Fundraising ‘history geek’ to run Viking march route in full fighting kit

A solicitor and self-confessed history geek is donning full Viking fighting gear to run the route of an 11th century march to raise cash for a support group which helped his family.

Tom Bell, 34, says he has had to inform North Yorkshire Police about his challenge in case any passers-by on his 17-mile march from Riccall to Stamford Bridge are alarmed by his axe-wielding.

Mr Bell is raising cash for the Hereditary Spastic Paraplegia (HSP) Support Group.

He said HSP – a genetic disease similar to motor neurone disease which leads to a relentless decline in motor function, including walking – is a “horrid disorder”.

Mr Bell said his father-in-law has the condition, which is inherited.

After that diagnosis, they realised his wife, Becca, would have a 50/50 chance of developing HSP, along with their son Bertie, now three, and their unborn baby, who is now their one-year-old daughter, Henrietta.

He said the HSP Support Group was a massive help to the family, from South Milford, North Yorkshire, during the 10-week “agonising” wait for Becca’s test results.

“When we got the good news, I promised to do something hard, involving my legs, to try and raise money to help them,” Mr Bell said.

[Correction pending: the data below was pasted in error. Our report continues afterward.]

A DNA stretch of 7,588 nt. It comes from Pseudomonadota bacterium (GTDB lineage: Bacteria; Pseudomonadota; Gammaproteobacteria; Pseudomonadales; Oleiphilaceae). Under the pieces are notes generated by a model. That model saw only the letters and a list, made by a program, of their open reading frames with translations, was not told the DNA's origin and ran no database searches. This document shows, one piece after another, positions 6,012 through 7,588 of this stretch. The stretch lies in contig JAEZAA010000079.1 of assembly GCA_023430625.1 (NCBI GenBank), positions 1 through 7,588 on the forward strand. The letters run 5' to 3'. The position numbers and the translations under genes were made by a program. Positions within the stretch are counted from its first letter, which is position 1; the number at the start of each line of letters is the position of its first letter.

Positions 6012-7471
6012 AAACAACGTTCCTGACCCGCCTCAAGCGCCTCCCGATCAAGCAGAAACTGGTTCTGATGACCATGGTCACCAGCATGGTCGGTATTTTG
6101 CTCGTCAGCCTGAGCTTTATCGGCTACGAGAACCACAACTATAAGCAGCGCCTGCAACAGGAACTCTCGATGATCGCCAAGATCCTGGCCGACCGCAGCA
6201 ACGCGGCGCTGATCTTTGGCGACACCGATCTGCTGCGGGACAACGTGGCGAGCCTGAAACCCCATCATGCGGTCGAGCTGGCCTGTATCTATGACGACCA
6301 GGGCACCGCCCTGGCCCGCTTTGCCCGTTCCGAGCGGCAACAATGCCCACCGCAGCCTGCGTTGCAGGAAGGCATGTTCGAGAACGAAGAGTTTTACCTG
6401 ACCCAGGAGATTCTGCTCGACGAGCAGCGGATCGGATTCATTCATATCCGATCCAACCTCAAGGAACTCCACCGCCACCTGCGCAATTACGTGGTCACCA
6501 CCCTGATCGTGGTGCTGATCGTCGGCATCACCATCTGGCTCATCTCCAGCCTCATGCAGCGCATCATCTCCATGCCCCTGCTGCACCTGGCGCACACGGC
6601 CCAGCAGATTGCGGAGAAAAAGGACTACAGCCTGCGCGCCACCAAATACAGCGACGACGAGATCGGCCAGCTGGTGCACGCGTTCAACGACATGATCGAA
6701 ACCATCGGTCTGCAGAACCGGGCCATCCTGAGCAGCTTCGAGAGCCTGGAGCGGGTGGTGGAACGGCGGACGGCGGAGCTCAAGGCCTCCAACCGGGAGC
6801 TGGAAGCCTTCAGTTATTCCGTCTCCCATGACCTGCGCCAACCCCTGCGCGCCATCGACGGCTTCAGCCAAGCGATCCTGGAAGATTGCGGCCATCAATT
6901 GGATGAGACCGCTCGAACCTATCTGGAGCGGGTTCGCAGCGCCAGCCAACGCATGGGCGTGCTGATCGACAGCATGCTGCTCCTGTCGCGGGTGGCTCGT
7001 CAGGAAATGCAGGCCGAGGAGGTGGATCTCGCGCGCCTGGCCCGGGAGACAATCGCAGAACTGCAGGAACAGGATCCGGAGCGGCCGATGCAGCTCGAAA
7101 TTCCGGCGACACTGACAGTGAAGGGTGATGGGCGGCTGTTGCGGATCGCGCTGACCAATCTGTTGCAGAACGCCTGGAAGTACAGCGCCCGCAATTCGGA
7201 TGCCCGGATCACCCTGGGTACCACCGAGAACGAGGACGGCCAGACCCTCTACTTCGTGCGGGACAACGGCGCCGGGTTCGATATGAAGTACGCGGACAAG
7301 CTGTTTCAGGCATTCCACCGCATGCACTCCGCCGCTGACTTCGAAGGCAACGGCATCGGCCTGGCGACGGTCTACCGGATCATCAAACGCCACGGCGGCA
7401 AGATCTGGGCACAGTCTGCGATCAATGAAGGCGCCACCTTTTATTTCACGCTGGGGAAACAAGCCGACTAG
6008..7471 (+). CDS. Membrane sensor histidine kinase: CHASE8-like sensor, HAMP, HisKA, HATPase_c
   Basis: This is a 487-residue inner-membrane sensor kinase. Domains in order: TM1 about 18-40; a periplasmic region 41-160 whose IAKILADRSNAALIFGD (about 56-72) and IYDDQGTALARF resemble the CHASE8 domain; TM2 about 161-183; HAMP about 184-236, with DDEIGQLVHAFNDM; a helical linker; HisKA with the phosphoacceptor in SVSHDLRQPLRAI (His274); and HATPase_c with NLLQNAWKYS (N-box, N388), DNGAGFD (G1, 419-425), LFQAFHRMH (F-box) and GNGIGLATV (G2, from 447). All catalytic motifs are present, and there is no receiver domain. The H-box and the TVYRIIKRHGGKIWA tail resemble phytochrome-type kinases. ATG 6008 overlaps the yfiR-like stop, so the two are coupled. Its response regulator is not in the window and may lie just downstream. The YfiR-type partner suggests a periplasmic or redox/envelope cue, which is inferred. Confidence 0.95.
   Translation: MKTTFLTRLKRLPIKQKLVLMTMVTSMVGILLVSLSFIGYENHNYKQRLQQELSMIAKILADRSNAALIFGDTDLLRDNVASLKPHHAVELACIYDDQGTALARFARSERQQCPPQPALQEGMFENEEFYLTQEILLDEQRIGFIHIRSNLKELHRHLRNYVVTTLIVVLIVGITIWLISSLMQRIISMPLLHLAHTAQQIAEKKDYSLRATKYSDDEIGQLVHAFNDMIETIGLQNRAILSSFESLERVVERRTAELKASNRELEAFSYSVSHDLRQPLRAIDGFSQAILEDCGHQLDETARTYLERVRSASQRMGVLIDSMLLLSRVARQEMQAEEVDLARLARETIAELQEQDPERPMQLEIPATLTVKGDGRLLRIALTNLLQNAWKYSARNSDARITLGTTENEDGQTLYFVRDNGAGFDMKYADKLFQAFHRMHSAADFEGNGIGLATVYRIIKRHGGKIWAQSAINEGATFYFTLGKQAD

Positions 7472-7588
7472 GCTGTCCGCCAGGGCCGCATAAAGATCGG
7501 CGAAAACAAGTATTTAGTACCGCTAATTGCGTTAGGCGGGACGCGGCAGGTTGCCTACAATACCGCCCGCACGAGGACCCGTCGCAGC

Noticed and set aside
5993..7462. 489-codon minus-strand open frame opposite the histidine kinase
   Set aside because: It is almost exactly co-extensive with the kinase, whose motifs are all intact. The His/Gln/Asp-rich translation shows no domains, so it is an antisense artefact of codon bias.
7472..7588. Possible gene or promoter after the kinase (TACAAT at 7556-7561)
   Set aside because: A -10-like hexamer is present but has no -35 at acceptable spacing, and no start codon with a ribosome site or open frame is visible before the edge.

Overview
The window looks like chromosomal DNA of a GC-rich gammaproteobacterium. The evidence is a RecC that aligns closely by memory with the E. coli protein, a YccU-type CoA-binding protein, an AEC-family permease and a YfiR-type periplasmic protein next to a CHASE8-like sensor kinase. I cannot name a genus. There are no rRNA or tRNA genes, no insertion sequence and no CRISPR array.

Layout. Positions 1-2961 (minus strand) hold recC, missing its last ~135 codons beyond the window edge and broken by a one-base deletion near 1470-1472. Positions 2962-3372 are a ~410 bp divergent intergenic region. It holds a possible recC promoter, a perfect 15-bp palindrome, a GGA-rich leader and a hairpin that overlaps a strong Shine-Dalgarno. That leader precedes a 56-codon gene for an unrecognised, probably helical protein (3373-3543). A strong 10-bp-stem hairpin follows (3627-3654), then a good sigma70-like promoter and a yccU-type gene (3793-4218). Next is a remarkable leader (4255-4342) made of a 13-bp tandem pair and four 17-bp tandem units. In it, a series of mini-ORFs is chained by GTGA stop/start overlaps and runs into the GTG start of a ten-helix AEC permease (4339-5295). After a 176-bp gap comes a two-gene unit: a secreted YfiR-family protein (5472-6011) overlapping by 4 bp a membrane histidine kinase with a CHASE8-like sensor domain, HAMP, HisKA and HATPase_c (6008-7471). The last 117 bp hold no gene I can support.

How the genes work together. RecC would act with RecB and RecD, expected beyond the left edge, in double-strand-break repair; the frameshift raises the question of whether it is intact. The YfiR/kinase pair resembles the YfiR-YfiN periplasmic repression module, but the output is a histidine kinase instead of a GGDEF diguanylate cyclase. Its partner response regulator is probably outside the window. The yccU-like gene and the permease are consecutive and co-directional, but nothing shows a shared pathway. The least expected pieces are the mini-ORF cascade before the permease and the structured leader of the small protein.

Tom Bell
Tom Bell will retrace the steps of a famous viking journey (Richard McCarthy/PA)

“And I don’t want to stop there, I want to carry on.

“We’ll find another way of raising funds and staying involved.”

Mr Bell said he had always been interested in Viking history.

He said: “I’m a geek, I’ve always liked history. Viking history is fascinating and is not really taught much at school.

“It’s a really interesting period of history. And I just like Vikings. There, I’ve said it.”

Tom Bell
Tom Bell is raising funds for the Hereditary Spastic Paraplegia Support Group (Richard McCarthy/PA)

On Saturday September 11, Mr Bell will be running with helmet, chain mail, axe and shield, weighing more than 17kg.

“The axe is blunt but we’ve told the police what we’re doing and got a crime reference number in case anyone gets alarmed about a bloke running round with an axe,” he said.

The route follows that taken by the Viking reserve army who raced to the scene of the Battle of Stamford Bridge in 1066 when King Harold’s Saxons surprised the main body of fighters.

Mr Bell said he was still learning about the period after joining The Volsung Vikings re-enactment group earlier this year.

More information about Mr Bell’s challenge can be found at www.justgiving.com/fundraising/tomvikingrun.